“The only real stumbling block is fear of failure. In cooking you've got to have a what-the-hell attitude.” ― Julia Child

Monday, March 28, 2011


Well, I only had one person take a stab at what this was...

Somebody named Iris said it looked like sambal oelek, which is an Indonesian chili paste made by cooking chilies with brown sugar and then crushing and mashing them to a smooth consistency. However, even though this was a damn good answer, it was not the correct one. Sorry about that, Iris!

It is in fact Harissa. Never heard of Harissa? That's why I'm here.

Harissa, sometimes called 'the ketchup of Tunisia', is a North African hot chilli sauce whose main ingredients are Piri piri chili peppers, serrano pepper or other hot chillies and olive oil. It is a standard ingredient of North African cuisine, usually associated with Tunisia and Algeria, but recently also making inroads in Morocco. In fact where I work at COOK we have a delicious dish, one of the more popular ones, called Moroccan Harissa Chicken. It's lovely - spicy, but not overpoweringly so, and tamed by the addition of dates and apricots in the sauce.
Recipes for harissa vary according to the household and region. Variations can include the addition of cumin, red peppers, garlic, coriander, and lemon juice. In Saharan regions, harissa can have a smoky flavor. Prepared harissa is also sold in nearly every style of container, including jars, cans, bottles, tubes, and plastic bags.

In Tunisia, harissa is used as an ingredient in a meat (goat or lamb) or fish stew with vegetables, and as a flavoring for couscous. It is also used for lablabi, a popular chickpea soup usually eaten for breakfast. In the West it is eaten with pasta, in sandwiches and on pizza. In some European countries it is popular as a breakfast spread for tartines or rolls. Harissa paste can be also used as a rub for meat or aubergine.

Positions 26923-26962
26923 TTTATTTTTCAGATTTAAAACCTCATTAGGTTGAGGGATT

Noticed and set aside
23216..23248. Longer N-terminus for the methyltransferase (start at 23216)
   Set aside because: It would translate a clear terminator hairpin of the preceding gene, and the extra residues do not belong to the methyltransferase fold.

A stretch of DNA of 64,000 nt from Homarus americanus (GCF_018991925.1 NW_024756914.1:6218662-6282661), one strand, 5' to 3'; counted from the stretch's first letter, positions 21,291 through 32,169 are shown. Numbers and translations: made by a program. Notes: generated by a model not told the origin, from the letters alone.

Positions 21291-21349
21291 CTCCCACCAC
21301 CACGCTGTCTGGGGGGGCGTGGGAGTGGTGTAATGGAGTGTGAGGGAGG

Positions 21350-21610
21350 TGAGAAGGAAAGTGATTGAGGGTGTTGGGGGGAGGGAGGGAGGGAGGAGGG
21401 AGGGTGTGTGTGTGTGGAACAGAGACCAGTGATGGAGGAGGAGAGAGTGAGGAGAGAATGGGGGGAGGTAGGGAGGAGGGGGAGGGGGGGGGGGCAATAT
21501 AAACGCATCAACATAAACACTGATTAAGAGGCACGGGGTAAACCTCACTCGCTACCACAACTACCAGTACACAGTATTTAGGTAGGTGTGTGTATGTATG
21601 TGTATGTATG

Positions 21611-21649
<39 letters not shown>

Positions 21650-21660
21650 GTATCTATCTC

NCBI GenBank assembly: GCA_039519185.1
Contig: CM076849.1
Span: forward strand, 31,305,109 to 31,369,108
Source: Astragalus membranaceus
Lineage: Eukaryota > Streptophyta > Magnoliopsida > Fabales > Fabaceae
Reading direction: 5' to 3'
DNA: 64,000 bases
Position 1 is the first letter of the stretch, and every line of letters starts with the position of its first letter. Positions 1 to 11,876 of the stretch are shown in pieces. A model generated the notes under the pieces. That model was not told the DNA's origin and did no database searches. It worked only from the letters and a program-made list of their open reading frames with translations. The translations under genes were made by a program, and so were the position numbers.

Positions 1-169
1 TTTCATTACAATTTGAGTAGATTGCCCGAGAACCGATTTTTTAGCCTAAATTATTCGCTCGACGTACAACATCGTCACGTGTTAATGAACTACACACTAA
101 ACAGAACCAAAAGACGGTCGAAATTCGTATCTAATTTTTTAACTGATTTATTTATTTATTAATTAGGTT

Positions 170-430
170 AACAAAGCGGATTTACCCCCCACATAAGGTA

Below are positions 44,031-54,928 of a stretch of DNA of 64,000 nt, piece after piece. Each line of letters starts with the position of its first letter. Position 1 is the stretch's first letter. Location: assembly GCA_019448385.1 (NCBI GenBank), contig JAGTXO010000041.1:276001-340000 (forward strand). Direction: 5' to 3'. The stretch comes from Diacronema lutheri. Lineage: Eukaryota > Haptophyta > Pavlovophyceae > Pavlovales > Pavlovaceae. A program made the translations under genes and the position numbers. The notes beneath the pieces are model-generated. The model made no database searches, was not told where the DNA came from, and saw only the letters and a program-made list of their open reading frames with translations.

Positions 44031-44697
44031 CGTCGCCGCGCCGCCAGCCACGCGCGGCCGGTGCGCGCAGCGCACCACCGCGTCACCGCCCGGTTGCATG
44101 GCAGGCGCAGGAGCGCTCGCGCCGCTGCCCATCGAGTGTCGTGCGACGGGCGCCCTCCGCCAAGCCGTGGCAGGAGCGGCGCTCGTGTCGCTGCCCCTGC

I always enjoy going to Farmer's Markets and one face that's a regular fixture at both Rolvenden and Horsmonden, among others, is John Milbank of Milbank Olives.
On his stall he usually has a selection of six to eight olives, mostly pitted. The olives mainly come from France, Italy, Spain and Morocco. His Mediterranean Specials consist of Garlic with Herbs and Chilli, Semi-Dried Tomatoes, Artichokes, Antipasto, Smoked Chilli Jelly, Rose Harissa, Green and Red Pesto. He also carries a lovely mixture he calls Johnnie's mix, which came about entirely by accident one day when he was making some Red Pesto and some Rose Harissa accidentally spilled into it. Instead of chucking it out, he tried it, found it was good and figured 'hey - perhaps other folks'll like it too'. It's been a regular product of theirs ever since. You can call him on 01233 732668 or come to one of the farmer's markets - Rolvenden is every Thursday morning in the village hall.

So - let's have a harissa recipe or two, shall we?

There are a ton of good ones here at the BBC Good Food website, and you can customise by calories, cuisine, ingredients... give it a whirl.

Similarly, a search for recipes using harissa on Food.com turned up 187 of them!

OK folks, what's the new Name This Food! food?

Name it!


  1. Belgian endive!

    I love Harissa, but the version I've seen (of which I'm sure there are many) was a far more oily, smooth, viciously dark red/purple that comes in a tub. It makes a mean sandwich.

  2. Ahh, I see now you mentioned Rose Harissa - that's the one. Beautiful stuff.


Come on and chew the fat!


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